Let $\hat{\theta}$ be one of the position operators in cylindrical coordinates $(r,\theta,z)$. Then my question is, for what periodic functions $f$ (with period $2\pi$) is $f(\hat{\theta})$ a Hermitian operator? In case it's not clear, $f(\hat{\theta})$ is defined by a Taylor series.

The reason I ask is because of my answer here dealing with an Ehrenfest theorem relating angular displacement and angular momentum. This journal paper says that the two simplest functions which satisfy this condition are sine and cosine. First of all I'm not sure how to prove that they satisfy the condition, and second of all I want to see what other functions satisfy it.

What makes this tricky is that the adjoint of an infinite sum is not equal to the infinite sum of the adjoints.


You're overthinking this. The function-of-an-operator $f(\hat\theta)$ can be defined via its Taylor series, but it can also be defined by its action on the angle representation: $$⟨\theta|f(\hat\theta) = f(\theta)⟨\theta|.$$ In this sense it is entirely analogous to functions of the position operator, $f(\hat x)$, in ordinary 1D quantum mechanics.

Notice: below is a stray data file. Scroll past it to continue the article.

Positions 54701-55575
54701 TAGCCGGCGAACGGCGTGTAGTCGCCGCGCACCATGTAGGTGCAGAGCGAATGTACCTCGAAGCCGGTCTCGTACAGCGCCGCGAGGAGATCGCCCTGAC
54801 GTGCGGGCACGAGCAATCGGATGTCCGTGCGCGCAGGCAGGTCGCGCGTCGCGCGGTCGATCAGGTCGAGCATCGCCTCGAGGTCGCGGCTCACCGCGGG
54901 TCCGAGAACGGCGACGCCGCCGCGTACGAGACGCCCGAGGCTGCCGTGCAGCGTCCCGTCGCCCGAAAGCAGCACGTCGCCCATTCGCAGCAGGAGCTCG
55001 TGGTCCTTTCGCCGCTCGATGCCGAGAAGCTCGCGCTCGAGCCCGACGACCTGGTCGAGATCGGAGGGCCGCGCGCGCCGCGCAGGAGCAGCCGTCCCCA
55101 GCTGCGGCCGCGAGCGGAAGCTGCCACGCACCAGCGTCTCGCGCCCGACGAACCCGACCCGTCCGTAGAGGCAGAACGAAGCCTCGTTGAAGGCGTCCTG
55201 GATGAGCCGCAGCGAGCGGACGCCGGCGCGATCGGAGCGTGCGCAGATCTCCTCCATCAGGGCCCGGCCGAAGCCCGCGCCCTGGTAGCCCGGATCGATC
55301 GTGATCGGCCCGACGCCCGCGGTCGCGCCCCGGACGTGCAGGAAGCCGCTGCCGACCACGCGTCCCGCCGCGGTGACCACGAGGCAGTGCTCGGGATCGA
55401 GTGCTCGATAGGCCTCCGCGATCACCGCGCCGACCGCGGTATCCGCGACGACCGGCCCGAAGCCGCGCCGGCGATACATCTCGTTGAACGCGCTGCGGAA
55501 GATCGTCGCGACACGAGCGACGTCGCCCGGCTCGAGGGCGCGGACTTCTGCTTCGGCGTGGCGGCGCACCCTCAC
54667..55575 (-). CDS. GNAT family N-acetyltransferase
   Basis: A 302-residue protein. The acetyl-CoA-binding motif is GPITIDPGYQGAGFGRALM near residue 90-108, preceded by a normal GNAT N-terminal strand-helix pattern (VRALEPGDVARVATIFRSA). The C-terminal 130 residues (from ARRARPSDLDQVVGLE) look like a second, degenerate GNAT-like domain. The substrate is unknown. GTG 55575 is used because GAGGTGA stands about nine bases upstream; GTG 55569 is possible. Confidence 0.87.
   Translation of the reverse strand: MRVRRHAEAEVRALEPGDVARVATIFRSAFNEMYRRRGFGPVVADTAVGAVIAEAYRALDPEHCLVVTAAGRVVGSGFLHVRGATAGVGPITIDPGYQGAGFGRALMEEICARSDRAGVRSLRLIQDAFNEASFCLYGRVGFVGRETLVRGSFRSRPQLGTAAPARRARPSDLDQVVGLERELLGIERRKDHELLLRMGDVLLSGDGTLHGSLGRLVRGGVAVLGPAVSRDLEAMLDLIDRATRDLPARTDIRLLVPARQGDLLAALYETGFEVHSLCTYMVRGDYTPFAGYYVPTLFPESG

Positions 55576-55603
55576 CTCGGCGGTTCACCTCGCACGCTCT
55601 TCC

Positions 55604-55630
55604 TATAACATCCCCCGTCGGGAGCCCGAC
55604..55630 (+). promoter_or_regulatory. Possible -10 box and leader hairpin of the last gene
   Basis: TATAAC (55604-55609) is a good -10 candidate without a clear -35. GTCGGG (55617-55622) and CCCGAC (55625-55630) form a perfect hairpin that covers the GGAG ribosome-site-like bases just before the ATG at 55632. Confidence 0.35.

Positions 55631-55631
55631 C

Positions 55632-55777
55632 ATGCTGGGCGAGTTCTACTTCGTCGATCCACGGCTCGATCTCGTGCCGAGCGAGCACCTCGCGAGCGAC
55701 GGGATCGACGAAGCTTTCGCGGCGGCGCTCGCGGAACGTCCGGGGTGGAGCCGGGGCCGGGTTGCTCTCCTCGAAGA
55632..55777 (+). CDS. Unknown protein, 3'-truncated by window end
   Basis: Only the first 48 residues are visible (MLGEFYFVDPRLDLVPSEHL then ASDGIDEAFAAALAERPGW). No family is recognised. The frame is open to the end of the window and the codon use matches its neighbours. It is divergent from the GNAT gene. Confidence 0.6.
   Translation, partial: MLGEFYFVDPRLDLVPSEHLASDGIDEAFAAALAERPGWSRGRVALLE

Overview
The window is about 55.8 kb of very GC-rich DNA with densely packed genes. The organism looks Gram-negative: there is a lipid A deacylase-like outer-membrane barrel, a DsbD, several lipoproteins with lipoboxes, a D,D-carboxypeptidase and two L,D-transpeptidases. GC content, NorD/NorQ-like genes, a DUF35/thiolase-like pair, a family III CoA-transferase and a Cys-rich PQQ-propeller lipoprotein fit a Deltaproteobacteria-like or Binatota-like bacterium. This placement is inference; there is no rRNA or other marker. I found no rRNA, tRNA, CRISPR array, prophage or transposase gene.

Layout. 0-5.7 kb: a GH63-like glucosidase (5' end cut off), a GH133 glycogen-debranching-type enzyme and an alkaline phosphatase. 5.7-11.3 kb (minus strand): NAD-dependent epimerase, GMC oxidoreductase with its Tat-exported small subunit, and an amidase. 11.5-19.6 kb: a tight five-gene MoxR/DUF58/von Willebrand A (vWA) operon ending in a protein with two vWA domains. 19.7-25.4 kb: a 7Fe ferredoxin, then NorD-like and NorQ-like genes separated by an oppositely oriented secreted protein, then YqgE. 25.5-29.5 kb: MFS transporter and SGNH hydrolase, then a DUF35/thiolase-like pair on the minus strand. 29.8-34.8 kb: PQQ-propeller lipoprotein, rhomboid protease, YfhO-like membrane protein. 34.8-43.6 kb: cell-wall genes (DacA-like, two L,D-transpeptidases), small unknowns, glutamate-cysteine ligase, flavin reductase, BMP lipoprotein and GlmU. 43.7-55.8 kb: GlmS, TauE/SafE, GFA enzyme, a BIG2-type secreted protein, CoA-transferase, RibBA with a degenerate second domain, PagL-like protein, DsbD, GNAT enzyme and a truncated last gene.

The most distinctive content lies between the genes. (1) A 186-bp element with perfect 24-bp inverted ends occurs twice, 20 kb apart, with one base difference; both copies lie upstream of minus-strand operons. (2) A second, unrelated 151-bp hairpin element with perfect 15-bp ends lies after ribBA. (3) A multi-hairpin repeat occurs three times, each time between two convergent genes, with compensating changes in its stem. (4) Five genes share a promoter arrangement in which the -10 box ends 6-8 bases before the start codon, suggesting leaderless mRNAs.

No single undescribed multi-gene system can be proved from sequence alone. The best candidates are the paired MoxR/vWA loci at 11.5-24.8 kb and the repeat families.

As such, the only requirement on $f$ for $f(\hat \theta)$ to be hermitian is that $f$ be real-valued (and, implicitly, that it be a well-defined function, i.e. no multivaluedness). It doesn't even need to be continuous (so e.g. $\hat \theta$ itself is hermitian); discontinuities do affect some of the operator's other properties (like, in the previous example, the derivative $f'(\hat\theta)$, which can have distribution-valued components like $\delta(\theta-\pi)$ where $f$ has a discontinuity), but not its hermiticity.

| cite | improve this answer | |

Your Answer

By clicking “Post Your Answer”, you agree to our terms of service, privacy policy and cookie policy

Not the answer you're looking for? Browse other questions tagged or ask your own question.